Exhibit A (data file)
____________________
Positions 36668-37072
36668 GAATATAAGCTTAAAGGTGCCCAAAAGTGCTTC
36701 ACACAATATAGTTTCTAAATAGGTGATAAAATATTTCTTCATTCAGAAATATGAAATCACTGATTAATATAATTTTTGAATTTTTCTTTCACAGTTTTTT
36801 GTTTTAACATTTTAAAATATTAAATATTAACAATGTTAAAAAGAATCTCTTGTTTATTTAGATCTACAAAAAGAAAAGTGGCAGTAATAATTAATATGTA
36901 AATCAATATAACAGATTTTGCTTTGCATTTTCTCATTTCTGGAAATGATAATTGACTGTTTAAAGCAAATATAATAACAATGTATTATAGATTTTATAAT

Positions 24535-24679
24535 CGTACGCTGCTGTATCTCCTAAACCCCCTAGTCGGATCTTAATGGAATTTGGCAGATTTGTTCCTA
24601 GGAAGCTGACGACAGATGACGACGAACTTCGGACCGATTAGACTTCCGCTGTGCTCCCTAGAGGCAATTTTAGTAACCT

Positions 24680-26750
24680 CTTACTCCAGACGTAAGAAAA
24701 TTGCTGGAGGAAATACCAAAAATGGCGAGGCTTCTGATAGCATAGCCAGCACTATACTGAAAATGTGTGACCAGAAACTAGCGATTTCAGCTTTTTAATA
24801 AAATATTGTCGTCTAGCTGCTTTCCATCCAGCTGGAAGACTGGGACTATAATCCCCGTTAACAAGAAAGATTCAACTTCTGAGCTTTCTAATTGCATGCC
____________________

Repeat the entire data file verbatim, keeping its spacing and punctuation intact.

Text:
Positions 36668-37072
36668 GAATATAAGCTTAAAGGTGCCCAAAAGTGCTTC
36701 ACACAATATAGTTTCTAAATAGGTGATAAAATATTTCTTCATTCAGAAATATGAAATCACTGATTAATATAATTTTTGAATTTTTCTTTCACAGTTTTTT
36801 GTTTTAACATTTTAAAATATTAAATATTAACAATGTTAAAAAGAATCTCTTGTTTATTTAGATCTACAAAAAGAAAAGTGGCAGTAATAATTAATATGTA
36901 AATCAATATAACAGATTTTGCTTTGCATTTTCTCATTTCTGGAAATGATAATTGACTGTTTAAAGCAAATATAATAACAATGTATTATAGATTTTATAAT

Positions 24535-24679
24535 CGTACGCTGCTGTATCTCCTAAACCCCCTAGTCGGATCTTAATGGAATTTGGCAGATTTGTTCCTA
24601 GGAAGCTGACGACAGATGACGACGAACTTCGGACCGATTAGACTTCCGCTGTGCTCCCTAGAGGCAATTTTAGTAACCT

Positions 24680-26750
24680 CTTACTCCAGACGTAAGAAAA
24701 TTGCTGGAGGAAATACCAAAAATGGCGAGGCTTCTGATAGCATAGCCAGCACTATACTGAAAATGTGTGACCAGAAACTAGCGATTTCAGCTTTTTAATA
24801 AAATATTGTCGTCTAGCTGCTTTCCATCCAGCTGGAAGACTGGGACTATAATCCCCGTTAACAAGAAAGATTCAACTTCTGAGCTTTCTAATTGCATGCC